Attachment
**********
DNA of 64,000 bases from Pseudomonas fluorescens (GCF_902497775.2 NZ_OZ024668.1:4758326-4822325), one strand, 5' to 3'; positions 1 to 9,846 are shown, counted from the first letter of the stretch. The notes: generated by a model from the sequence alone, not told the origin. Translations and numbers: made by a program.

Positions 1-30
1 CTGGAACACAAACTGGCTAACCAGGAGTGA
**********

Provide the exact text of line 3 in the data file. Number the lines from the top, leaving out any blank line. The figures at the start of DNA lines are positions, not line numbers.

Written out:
1 CTGGAACACAAACTGGCTAACCAGGAGTGA